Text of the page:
E-mobility and the energy transition: the potential of Vehicle-to-Home

E-mobility and the energy transition: the potential of Vehicle-to-Home

Electric cars are a resource not only for mobility, but also for the domestic grid: they can help increase network stability, lower electricity costs, and contribute to climate protection. And, to this end, Audi is participating in an innovative research project on bidirectional charging.

Audi is working towards an ambitious target: making its vehicle fleet CO2-neutral by 2050, in line with the objectives of the Paris Climate Agreement. The brand with the four rings will be launching a wide range of fully electric models over the next five years, as electric cars become an increasingly central part of a broader sustainable mobility offer.

Focus therefore also needs to turn to how electricity is produced: the use of renewable energies is on the rise across Europe, but wind and solar power generation is not always constant. On sunny days or when there are strong winds, there is often a lack of capacity to store the generated energy that the grid cannot use.

The potential of electric cars

This is when electric cars can be useful. As numbers increase, their batteries can also be used as mobile energy storage units. That’s why Audi and the Hager Group, a supplier of equipment and electrical services for residential buildings, have joined forces to develop a solution with economic benefits that also offers greater energy supply security: bidirectional charging.

Electric mobility is bringing the automotive industry and the energy sector closer together. The battery of an Audi e-tron could supply a single-family home with energy for around one week independently”, explains Martin Dehm, technical project manager for bidirectional charging at Audi. “We want to exploit this potential”.


Vehicle to Home

The idea is simple: the battery of the electric car not only is charged via the wall box at home but can also supply energy back to the house when needed. If the house has a photovoltaic system, the electric car can also serve as a temporary storage medium for the domestically generated electricity.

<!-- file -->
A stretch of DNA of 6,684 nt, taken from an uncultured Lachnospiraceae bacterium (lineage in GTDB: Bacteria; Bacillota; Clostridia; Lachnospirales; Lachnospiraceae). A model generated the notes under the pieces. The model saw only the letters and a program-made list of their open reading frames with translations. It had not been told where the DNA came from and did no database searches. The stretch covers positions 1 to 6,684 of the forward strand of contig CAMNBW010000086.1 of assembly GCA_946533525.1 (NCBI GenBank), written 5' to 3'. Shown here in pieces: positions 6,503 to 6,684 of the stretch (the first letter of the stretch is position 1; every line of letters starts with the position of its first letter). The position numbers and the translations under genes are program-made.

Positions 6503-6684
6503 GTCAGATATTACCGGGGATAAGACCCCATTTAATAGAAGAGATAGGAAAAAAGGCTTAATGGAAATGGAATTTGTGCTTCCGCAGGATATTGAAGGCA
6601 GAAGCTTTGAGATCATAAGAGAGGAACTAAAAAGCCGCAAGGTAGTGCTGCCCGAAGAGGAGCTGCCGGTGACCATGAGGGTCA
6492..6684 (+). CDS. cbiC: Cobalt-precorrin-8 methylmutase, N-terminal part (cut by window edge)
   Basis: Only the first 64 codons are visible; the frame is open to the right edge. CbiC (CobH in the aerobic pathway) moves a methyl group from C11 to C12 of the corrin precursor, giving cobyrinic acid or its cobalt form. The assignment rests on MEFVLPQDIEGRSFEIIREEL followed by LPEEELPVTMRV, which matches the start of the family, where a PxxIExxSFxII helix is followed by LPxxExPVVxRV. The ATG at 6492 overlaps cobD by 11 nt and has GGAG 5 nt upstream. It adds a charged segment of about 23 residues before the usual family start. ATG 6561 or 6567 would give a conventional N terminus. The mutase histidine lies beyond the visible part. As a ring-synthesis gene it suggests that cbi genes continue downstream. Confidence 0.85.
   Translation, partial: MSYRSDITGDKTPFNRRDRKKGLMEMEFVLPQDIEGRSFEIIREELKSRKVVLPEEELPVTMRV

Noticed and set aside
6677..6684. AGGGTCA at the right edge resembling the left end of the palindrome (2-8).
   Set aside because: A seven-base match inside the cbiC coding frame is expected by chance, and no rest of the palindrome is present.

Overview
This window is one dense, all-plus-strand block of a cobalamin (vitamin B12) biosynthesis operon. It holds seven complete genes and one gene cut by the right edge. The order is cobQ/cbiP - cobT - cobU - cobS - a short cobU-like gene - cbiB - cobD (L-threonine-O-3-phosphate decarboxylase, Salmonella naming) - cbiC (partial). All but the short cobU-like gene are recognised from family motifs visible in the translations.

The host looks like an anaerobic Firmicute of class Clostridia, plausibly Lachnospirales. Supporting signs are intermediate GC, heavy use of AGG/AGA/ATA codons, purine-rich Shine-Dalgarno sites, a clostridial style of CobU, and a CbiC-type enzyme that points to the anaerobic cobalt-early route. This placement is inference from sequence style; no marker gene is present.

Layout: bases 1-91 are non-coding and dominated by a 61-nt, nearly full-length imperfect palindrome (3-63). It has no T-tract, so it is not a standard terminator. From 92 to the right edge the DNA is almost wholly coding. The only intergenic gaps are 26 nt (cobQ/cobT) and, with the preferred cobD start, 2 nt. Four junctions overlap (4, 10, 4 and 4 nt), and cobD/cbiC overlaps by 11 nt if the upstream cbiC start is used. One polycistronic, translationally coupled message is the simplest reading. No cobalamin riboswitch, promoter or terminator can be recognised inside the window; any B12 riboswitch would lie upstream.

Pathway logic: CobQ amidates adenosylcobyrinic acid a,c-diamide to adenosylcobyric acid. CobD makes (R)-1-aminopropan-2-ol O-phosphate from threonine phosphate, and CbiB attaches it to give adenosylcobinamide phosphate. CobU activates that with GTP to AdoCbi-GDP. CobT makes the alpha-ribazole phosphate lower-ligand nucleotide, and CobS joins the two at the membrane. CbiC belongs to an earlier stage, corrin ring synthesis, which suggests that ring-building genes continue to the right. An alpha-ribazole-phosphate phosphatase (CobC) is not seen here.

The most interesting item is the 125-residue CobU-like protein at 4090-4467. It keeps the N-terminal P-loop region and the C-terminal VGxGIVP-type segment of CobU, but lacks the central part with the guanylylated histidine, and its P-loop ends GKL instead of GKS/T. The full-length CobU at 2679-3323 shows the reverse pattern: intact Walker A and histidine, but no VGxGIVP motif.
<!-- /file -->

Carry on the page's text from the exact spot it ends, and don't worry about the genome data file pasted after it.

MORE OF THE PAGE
Bidirectional charging at home – also known as Vehicle to Home (V2H) – has the potential to reduce electricity costs and increase network stability, guaranteeing supply in the event of a blackout.


Careful management

In practice, the system requires a high level of interaction between different technical components, as well as careful management by the tracking software. An Audi e-tron with near-series charging technology operated with a DC wall box with a charging capacity of up to 12 kW was used in the research project.

A 9 kWh extendable home storage unit was also used, although this is not a necessary requirement for bidirectional charging. Thanks to the DC voltage level in the overall grid, the connection between the PV system and the vehicle does not require an inverter.

Savings and safety

Bidirectional charging is particularly useful where home owners have their own photovoltaic system because they can benefit from optimised costs by storing excess electricity. But there are also benefits for customers on variable rates: the electric car can supply energy at times when electricity prices are high, ensuring domestic supply. At night or during cheaper times of the day, the car then uses inexpensive electricity to recharge.

Bidirectional charging also provides other benefits beyond pure cost optimisation. In the event of a blackout, for example, the system can provide the house with energy or even supply a building without a grid connection independently in what is known as stand-alone operation.


Everyday usability

The system’s developers made usability a top priority. “The intelligent charging system manages the battery status, thereby maximising the effectiveness of the overall system. All users have to do is plug in the car, and the rest happens automatically”, says Dehm.

The joint research project has proven two essential things. Firstly, customers who have their own PV system can optimize their mobility in terms of costs and CO2 emissions, taking some of the burden off the grid at the same time – that means customers who own an electric car can make an important contribution to the success of energy transition. Secondly, the intelligent use of the HV battery in the vehicle also opens up the possibility of using an existing resource – previously employed purely for mobility purposes – in a sustainable way.


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